Fluidity. Dissent. All one. Bodies. Water.

3 comments on “The Bubble: Version 2”

  1. I am really enjoying this experiment, how do people interact with the bubble of personal space when you make it visible and invite interaction?

    I guess this is why it was anxiety inducing when I approached version 1 ( because I literally was invading your personal space and your rules of engagement had constrained your freedom of response. How does this compare to how you experience your bubble of personal space in day to day life?

    Incidentally, the way you expressed your vulnerability that day was so endearing, even more cute than a baby polar bear.

    Perhaps it felt a bit like a creature in a zoo might feel?

  2. I am so glad you brought up body hair. Not so much because I have a story but because of the relevance of my recent emotional moment (readers see blog post titled ‘Flowing’).

    Body hair. When I was 19 years old I actually undertook a dissent project which involved undertaking some research and analysis to be published on a website (my first ever self-built website) called ‘Happily Hairy’. I had in fact not removed hair from any part of my body since age 15. This continued until the age of 21 at which point something amazing happened. I contemplated the prospect of wearing a mid-length skirt in summer and decided that I really didn’t feel comfortable appearing as though the thicker hair round my ankles (it grows thicker if you shave it y’know) went all the way up past my knees! I have never shaved my thighs and the hairs are beautifully soft and delicate up there!! In that moment I chose for myself, that I was going to shave so that I could enjoy the skirt-wearing style better. And despite it being motivated by not wanting to be judged ‘too hairy’ I was actually, suddenly, free. Because IT DIDN’T MATTER!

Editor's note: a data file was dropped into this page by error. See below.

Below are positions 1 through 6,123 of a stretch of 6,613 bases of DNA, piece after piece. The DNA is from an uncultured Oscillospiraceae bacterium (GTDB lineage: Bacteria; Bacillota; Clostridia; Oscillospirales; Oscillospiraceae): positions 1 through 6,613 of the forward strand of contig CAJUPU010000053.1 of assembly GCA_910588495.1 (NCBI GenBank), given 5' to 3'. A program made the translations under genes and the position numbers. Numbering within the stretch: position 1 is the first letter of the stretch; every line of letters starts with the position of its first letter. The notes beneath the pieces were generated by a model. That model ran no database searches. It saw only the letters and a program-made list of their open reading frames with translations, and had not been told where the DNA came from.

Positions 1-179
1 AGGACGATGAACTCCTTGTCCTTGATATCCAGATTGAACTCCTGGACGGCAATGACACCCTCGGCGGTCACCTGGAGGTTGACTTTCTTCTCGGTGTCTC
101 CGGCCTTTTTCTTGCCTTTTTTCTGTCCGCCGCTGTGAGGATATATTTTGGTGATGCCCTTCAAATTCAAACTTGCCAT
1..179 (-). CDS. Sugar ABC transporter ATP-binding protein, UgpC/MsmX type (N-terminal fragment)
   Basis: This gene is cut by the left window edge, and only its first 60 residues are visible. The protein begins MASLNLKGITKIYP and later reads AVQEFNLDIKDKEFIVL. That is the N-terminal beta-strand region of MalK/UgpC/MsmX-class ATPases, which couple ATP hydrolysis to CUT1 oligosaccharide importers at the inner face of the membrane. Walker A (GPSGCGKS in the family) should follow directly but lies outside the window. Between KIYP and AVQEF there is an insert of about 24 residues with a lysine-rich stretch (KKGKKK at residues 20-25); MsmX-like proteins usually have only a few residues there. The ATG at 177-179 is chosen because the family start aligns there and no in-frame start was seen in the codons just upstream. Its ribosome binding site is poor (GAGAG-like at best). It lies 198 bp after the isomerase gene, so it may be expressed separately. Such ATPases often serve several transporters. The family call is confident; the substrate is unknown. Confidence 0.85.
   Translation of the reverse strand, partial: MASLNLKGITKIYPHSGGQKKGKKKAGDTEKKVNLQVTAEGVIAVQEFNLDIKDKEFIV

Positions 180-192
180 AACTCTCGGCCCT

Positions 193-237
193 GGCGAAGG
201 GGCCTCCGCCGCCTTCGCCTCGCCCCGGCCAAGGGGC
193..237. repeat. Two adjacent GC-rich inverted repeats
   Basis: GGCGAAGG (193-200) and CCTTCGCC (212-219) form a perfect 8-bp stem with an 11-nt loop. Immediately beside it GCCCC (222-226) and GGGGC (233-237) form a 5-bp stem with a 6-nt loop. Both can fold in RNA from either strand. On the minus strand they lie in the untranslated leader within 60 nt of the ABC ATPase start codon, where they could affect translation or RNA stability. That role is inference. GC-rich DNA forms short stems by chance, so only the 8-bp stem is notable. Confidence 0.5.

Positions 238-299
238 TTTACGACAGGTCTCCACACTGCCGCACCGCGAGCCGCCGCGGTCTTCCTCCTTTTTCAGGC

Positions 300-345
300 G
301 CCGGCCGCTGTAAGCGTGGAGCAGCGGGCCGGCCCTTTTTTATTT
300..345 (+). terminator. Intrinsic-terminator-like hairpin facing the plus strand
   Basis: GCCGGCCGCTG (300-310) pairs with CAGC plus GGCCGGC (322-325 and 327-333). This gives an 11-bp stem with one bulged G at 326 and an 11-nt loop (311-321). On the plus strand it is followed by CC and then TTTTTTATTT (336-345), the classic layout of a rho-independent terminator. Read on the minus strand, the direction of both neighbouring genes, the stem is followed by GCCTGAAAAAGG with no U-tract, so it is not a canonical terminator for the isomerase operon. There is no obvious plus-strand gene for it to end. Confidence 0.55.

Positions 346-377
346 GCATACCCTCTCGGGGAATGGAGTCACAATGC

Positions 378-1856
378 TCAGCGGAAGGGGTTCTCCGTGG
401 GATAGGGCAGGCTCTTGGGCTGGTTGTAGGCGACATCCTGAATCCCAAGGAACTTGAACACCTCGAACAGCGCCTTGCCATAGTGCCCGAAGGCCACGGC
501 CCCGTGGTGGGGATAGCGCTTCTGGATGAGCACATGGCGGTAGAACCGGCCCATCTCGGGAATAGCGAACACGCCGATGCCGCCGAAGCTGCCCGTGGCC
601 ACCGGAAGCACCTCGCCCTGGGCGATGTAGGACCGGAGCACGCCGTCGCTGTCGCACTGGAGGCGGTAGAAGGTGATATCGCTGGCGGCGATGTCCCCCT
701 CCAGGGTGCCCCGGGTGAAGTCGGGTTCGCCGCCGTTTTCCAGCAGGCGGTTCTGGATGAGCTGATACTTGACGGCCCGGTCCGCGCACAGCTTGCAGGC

Shaven / Not Shaven – two polar opposites.

    On any given day I could now choose either, for my own reasons and not for culturally imposed ones. Not shaving was no longer politicial. It was no longer a statement. It was no longer a rejection of “not-me” femininity.

    It took another decade or more to begin reclaiming rejected parts of me, to allow myself to be both and all. To not over-identify.

    So this is a good example of the “pushing back” phase of rejection which I later deduced must have been what I was responding to when I shed tears on stage at the symposium. When I flow with passion I tend not to remember words, mine or others so I deduced this by analysing what I remember my emotion being about. I remember hearing Laurence talking about something that I recognised as a phase of dissent. Part of the process. So not universally unnecessary. It is only un-necessary to go to the other extreme once you have re-balanced yourself on the axis between Yes and No. Reclaiming freedom of expression and movement.